Before and After: Fireplace and Flooring Redos Made This Living Room Feel Bright and New
In our DIY Makeover Issue, we offer project inspiration, instruction, and helpful tips and hacks for every DIYer, no matter your skill level or budget. We can’t wait to see what you create with your new skill set — find it all here. This content was created independently by our editorial team and generously underwritten by the new Ford Maverick™.
The living room is the focal point of a home. Often, it’s the first room you come into when entering, and it’s where you spend so many of your waking hours. So when it’s not warm and welcoming, it can throw off the vibes of the entire home.
Homeowner Kari Rezac knows this firsthand. In her living room, “the dark carpet and dated fireplace were not the inviting space I wanted,” Kari says. The layout wasn’t working for the home, either. “The room was long and skinny and needed the right furniture to help define where the living room ended and dining area started,” she adds.
Kari and her boyfriend renovated the entire house after they bought it, and she was excited for those makeover plans to include the living room. “We waited to do the living room toward the end because we didn’t want to put in our fresh new flooring before completing all of the upstairs reno work, which would have quickly put a lot of wear and tear on the floors,” she explains. “The thing that I hated most about our home was the carpet, so each day I went without tearing that up was a minor miracle.”
When they finally started work on the living room, the renovation took a few months because of Kari and her boyfriend’s full-time jobs. “The whole renovation was a true DIY, completed entirely by my boyfriend and myself,” Kari shares.
For the fireplace, they cut off the old mantel and replaced it with a wooden mantle that they lightened with Woca wood lye. They filled the facade with mortar for a smooth finish, and laid and then grouted small marble tiles. Next, they caulked around the edges and treated the tiles with a sealant for protection. For the firebox, they painted it with a high-heat-resistant black matte paint and added a black fire screen to replace the old, brassy cover.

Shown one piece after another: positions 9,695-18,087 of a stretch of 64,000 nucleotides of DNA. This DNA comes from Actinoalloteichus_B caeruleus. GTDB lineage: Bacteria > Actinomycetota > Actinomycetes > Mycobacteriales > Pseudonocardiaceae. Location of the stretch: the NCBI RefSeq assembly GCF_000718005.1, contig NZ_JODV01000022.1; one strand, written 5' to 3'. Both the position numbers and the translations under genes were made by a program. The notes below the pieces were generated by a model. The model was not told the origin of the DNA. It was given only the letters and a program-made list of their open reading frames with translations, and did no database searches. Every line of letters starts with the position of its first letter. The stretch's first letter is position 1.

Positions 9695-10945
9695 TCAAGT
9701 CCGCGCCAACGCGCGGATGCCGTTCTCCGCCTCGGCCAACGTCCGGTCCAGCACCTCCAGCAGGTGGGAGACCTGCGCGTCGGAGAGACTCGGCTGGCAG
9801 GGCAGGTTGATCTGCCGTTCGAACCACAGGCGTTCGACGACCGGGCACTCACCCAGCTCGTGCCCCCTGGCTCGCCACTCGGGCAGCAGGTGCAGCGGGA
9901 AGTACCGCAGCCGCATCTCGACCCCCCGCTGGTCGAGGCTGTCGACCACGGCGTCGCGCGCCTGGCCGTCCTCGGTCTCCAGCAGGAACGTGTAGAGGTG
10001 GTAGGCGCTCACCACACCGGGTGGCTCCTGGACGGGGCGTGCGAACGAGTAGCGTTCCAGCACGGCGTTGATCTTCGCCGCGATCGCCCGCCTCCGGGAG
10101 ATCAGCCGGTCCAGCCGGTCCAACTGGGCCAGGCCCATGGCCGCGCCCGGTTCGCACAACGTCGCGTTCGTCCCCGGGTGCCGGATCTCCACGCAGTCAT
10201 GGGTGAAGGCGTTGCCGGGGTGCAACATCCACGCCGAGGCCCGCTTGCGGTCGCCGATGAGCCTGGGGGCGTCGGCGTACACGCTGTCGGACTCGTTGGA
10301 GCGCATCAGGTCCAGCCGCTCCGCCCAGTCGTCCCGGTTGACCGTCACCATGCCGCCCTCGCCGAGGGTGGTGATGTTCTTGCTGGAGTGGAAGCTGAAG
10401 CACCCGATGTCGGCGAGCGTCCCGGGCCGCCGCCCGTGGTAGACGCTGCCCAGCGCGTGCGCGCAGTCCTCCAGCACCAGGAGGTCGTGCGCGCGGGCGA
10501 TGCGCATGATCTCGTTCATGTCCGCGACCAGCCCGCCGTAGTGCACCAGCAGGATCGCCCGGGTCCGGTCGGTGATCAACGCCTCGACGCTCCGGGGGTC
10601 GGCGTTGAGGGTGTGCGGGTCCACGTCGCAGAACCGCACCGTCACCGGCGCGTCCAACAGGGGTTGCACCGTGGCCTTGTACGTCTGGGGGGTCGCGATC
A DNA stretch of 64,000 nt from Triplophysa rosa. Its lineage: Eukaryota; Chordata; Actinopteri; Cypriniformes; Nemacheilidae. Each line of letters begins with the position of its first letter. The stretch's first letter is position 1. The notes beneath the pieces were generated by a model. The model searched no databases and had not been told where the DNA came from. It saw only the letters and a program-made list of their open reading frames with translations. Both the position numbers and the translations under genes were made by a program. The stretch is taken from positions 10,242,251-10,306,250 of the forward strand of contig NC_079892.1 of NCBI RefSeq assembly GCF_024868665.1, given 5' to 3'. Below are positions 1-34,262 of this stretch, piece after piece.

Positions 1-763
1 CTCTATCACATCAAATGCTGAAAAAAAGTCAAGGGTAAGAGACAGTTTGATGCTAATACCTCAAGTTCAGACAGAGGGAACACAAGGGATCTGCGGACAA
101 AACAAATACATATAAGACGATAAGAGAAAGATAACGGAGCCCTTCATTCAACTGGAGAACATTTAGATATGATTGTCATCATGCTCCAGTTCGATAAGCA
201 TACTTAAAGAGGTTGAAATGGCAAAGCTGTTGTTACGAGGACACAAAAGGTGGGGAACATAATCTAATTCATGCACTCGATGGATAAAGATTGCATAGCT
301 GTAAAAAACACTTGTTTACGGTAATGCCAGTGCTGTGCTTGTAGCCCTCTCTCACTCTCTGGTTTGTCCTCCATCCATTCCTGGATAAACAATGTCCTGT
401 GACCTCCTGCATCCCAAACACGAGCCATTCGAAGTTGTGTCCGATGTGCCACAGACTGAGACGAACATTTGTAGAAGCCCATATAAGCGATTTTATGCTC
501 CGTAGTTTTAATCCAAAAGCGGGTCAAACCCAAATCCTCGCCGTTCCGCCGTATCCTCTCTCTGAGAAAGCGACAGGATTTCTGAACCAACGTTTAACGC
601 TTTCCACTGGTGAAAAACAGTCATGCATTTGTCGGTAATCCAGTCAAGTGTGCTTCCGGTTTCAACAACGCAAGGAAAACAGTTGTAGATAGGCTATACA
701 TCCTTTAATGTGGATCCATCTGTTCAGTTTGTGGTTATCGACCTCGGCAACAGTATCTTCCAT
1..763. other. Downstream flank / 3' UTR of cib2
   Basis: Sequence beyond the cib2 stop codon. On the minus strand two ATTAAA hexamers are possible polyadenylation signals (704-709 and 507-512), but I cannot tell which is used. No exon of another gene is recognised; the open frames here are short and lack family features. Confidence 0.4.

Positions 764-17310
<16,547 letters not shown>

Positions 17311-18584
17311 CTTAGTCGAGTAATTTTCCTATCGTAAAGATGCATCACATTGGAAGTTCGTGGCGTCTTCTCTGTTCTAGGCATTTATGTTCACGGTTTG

Next came the flooring. Kari and her boyfriend ripped out the old carpet, which she describes as “the most glorious” step. They then used a self-leveler on the concrete subflooring to create a level surface for their laminate. While laying down the laminate, the couple learned something new. “One aspect I hadn’t thought about until we started laying the flooring was the transition from the edge of the flooring into the fireplace,” shares Kari. “When laying flooring, you need space around all sides so that the laminate can expand and contract without buckling the floors. In order to maintain the gap but allow for a seamless transition along the fireplace, we undercut the tiles on the fireplace so that we could slide the laminate underneath. This allowed for a gap between the flooring and fireplace but, once caulked, made the transition look seamless.”
The pair spent about $2,800 on the fireplace and floor makeovers.
And with the flooring and the fireplace done, it was time for furniture. The couple used a mix of new and thrifted items. They wanted to define the long space, so an L-shape sectional, matching chair, and a rug from Albany Park kept the space open but defined. The tables and consoles were Facebook Marketplace finds that they upgraded with a coat of paint.
“The goal for the artwork was to keep the budget low while also putting up art with meaning,” Kari says. The pair achieved this by finding thrift shop artwork that depicted their New Mexico landscape. And they made the biggest piece of art themselves with drywall mud and acrylic paint.
Once a dark space, the living room is now so much lighter. “I think the best thing about the room is how much brighter and more inviting it was than before. The sunlight reflects off the laminate flooring, the marble tile on the fireplace, and the newly painted white walls,” Kari says. “Now, when you walk into the house, the first impression is one of comfort and relaxation.”
Kari’s advice for people who are looking to renovate? “Don’t be afraid to DIY; if you mess up, you can always redo it and you’ll learn for the next time. There are nearly unlimited resources for DIYers, and by saving on labor, you give yourself some wiggle room in the budget when you find the perfect couch,” Kari points out.
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